Kallat is known for working with a variety of media, including painting, large-scale sculpture installations, photography, and video art. He employs a bold and vivid visual language that references both Asian and European artistic traditions, along with popular advertising imagery that fuels urban consumerism. Kallat regularly exploits images and materials chanced upon around Mumbai’s sprawling metropolis, affording his works an inherent spontaneity and a handcrafted aesthetic. For instance, in 2014 the artist unveiled a series of large-scale sculptures made out of resin that were inspired by the urban environment of Mumbai. He unites these various media through themes that endure within Kallat’s work, such as the relationship between the individual and the masses. He references his own personal experiences and those of Mumbai’s other inhabitants. His work speaks of both the self and the collective, fluctuating between intimacy and monumentality, and characterized by contrasting themes of pain, hope and survival.
In 2010 the artist installed his large-scale LED installation, entitled Public Notice 3, at the Art Institute of Chicago. This installation was Kallat’s first major exhibition at a US institution. The artwork links two disparate yet connected historical events, the First World Parliaments of Religions, held in September 1893, and the much later terrorist attacks on the World Trade Center and the Pentagon, in September 2001. The piece is now considered one of Kallat’s most recognizable artworks. In 2007 Kallat is featured in the book, Made by Indians, a book on the Indian contemporary art scene2014 published by the Enrico Navarra Galleries in Paris, and curated by Fabrice Bousteau with photographs by Amanda Eliasch.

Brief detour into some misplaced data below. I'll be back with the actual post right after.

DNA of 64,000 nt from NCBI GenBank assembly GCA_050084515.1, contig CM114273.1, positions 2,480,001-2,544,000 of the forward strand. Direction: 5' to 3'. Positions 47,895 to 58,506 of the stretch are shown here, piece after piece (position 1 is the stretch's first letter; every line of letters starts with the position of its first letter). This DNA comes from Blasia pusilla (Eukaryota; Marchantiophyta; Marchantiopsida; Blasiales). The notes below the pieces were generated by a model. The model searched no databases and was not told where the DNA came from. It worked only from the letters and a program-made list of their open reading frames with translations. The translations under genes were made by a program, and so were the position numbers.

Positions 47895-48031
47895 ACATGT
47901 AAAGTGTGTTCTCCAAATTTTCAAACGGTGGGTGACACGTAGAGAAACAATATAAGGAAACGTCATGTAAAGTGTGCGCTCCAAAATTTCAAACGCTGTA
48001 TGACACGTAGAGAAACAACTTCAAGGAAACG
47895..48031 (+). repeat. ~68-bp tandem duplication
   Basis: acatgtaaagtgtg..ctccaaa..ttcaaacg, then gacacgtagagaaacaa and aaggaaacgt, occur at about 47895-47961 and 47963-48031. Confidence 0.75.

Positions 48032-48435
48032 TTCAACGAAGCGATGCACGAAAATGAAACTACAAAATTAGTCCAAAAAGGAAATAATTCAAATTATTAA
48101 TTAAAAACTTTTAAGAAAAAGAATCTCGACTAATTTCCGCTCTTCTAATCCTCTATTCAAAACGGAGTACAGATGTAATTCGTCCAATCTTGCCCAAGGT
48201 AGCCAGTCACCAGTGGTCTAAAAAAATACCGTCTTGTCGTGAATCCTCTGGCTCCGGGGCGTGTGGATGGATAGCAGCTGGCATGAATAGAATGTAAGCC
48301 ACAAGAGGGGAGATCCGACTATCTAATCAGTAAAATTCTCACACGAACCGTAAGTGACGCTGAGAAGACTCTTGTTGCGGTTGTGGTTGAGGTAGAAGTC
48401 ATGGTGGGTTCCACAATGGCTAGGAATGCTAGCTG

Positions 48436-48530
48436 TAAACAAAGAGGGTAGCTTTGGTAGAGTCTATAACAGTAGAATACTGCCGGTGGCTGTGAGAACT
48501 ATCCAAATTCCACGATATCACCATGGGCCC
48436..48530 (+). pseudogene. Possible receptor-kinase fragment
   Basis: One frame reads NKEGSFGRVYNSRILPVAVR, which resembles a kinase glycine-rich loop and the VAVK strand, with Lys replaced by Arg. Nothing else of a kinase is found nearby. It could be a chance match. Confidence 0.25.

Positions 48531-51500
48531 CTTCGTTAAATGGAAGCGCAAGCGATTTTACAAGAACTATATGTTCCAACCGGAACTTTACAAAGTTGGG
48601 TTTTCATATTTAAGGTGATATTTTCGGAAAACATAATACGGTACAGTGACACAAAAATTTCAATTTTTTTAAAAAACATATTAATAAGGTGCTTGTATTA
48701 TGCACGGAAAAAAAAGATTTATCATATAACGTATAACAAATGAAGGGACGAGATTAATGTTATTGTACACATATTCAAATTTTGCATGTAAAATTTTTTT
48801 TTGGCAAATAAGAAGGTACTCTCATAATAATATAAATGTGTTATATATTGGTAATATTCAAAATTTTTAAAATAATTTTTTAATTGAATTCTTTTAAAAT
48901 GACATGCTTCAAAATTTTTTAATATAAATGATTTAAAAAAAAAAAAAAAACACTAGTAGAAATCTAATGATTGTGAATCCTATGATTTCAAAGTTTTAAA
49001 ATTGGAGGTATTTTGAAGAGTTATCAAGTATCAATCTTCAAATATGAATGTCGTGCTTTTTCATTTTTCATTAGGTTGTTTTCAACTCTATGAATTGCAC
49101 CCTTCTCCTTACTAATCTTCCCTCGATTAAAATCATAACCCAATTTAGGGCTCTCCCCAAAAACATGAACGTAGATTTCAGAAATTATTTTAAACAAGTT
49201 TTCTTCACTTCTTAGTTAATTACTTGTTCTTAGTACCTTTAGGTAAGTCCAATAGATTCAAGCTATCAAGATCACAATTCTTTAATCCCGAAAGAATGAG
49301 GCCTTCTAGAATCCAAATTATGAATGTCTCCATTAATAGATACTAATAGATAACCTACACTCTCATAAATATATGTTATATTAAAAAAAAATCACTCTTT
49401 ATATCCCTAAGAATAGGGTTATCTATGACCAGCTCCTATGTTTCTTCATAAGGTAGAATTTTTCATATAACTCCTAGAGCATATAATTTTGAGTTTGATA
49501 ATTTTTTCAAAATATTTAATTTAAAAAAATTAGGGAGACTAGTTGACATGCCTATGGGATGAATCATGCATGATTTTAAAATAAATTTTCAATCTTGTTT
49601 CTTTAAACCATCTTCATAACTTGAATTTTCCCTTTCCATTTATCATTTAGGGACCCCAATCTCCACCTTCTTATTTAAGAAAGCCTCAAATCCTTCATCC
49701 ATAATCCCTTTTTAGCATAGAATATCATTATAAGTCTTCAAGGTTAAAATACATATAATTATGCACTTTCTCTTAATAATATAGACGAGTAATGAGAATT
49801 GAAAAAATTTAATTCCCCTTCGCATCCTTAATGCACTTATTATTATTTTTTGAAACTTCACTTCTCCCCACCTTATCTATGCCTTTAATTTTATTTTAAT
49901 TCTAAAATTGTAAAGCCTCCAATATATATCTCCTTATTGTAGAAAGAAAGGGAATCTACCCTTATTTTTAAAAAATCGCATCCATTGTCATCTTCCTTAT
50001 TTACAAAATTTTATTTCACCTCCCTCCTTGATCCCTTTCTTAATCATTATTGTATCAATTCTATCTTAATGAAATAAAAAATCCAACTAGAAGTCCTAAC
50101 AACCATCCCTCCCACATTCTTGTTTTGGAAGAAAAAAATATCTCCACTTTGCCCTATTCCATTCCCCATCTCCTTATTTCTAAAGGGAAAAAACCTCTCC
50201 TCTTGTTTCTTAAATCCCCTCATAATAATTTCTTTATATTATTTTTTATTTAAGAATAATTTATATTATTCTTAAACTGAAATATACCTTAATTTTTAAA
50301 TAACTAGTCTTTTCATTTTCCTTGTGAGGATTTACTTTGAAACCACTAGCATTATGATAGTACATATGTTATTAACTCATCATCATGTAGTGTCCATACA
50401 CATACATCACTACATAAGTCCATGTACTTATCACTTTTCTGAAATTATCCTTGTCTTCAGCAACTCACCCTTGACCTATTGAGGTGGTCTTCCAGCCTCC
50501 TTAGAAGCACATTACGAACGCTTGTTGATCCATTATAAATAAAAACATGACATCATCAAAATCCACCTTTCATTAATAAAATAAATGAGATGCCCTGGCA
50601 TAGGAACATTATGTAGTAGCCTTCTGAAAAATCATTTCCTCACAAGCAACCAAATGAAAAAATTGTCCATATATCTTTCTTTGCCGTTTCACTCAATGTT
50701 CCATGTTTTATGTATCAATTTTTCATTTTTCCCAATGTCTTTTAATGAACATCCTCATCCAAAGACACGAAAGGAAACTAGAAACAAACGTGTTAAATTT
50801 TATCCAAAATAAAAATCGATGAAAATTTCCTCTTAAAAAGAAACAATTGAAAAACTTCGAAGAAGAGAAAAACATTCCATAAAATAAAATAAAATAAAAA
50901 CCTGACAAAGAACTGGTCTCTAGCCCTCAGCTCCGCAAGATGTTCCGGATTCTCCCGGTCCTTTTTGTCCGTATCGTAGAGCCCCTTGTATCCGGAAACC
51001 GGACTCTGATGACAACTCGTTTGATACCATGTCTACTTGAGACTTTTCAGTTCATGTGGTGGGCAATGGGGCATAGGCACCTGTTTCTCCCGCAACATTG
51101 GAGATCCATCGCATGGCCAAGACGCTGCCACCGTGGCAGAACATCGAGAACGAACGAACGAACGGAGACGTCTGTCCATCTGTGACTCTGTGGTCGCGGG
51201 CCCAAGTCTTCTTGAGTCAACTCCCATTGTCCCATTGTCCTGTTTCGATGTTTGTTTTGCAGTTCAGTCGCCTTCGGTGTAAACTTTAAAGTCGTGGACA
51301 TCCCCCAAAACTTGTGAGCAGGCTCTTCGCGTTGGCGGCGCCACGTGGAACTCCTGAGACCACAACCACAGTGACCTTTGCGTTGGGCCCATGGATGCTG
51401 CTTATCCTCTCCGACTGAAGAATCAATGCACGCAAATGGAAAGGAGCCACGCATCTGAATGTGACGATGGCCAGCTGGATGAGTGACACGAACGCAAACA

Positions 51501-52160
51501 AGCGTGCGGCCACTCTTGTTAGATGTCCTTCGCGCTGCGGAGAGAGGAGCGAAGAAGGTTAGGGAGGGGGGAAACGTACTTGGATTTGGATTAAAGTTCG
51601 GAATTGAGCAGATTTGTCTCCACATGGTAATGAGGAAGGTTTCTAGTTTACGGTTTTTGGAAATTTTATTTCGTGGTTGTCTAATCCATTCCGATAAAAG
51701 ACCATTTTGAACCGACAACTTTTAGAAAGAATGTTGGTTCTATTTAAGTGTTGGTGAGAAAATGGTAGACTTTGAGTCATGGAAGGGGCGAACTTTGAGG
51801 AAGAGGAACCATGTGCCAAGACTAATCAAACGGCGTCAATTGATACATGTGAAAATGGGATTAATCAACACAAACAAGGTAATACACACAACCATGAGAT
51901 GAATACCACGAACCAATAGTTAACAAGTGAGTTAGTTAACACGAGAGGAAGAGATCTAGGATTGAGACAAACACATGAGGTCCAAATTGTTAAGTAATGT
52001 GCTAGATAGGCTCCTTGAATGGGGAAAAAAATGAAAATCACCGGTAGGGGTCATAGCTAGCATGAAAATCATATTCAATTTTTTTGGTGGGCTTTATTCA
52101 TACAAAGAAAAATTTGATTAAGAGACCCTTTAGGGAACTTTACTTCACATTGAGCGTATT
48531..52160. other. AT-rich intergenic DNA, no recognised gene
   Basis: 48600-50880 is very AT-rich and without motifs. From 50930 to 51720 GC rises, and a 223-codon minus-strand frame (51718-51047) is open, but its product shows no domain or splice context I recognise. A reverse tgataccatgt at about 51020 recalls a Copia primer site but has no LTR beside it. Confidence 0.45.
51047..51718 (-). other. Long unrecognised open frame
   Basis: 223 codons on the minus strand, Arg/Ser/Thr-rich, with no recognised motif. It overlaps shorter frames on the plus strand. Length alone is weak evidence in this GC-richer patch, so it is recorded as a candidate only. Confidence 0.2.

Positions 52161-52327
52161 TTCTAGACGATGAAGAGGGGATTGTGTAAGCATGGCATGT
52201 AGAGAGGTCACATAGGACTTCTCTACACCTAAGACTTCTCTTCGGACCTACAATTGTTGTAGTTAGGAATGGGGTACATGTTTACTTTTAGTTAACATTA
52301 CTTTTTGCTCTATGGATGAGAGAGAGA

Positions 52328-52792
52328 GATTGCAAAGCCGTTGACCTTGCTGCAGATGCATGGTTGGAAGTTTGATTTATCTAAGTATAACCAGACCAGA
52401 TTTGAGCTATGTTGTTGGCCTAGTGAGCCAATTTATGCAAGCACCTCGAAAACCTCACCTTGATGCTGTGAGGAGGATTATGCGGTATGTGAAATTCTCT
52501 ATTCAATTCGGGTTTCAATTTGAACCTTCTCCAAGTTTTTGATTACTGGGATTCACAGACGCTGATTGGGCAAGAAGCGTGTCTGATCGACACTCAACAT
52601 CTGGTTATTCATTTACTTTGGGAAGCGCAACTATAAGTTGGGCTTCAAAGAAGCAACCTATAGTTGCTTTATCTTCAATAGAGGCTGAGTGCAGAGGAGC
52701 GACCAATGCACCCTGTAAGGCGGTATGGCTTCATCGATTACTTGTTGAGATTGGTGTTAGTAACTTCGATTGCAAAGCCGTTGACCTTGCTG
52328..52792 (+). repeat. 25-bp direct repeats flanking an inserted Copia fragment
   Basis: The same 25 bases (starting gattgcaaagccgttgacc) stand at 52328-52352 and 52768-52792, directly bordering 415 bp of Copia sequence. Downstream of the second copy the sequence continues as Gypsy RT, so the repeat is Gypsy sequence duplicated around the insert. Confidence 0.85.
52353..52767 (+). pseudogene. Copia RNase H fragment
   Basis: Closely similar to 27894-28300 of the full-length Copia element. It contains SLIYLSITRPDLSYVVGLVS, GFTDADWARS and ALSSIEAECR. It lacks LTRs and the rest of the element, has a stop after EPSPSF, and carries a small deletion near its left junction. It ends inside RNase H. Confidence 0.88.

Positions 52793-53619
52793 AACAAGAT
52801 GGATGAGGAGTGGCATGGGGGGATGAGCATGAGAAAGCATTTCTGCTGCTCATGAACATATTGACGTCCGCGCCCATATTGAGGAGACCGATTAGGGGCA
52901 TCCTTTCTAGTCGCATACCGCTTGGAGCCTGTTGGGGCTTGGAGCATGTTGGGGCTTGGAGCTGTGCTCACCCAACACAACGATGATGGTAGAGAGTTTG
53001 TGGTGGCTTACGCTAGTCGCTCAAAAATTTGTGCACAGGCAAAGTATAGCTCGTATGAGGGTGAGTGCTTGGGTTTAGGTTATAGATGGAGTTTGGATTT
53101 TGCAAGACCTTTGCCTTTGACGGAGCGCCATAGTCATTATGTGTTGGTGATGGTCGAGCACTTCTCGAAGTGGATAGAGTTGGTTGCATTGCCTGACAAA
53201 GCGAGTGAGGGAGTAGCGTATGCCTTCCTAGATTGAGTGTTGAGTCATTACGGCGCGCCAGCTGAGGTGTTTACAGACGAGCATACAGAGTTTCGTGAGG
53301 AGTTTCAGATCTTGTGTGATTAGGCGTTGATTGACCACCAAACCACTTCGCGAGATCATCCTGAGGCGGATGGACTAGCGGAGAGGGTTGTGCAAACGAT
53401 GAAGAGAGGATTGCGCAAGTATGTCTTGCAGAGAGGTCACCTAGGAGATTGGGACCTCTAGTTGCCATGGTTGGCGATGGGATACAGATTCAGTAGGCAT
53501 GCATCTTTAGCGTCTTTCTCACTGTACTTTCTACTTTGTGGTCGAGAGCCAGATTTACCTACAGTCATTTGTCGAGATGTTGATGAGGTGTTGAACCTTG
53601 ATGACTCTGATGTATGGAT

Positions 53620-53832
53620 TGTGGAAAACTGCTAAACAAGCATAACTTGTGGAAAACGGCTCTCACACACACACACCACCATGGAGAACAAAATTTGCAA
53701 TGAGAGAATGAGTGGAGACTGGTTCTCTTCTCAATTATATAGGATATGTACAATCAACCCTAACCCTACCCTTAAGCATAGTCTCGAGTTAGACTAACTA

In 2013 it was announced that Kallat would be the curator for the 2nd edition of the Kochi-Muziris Biennale, to take place in December 2014.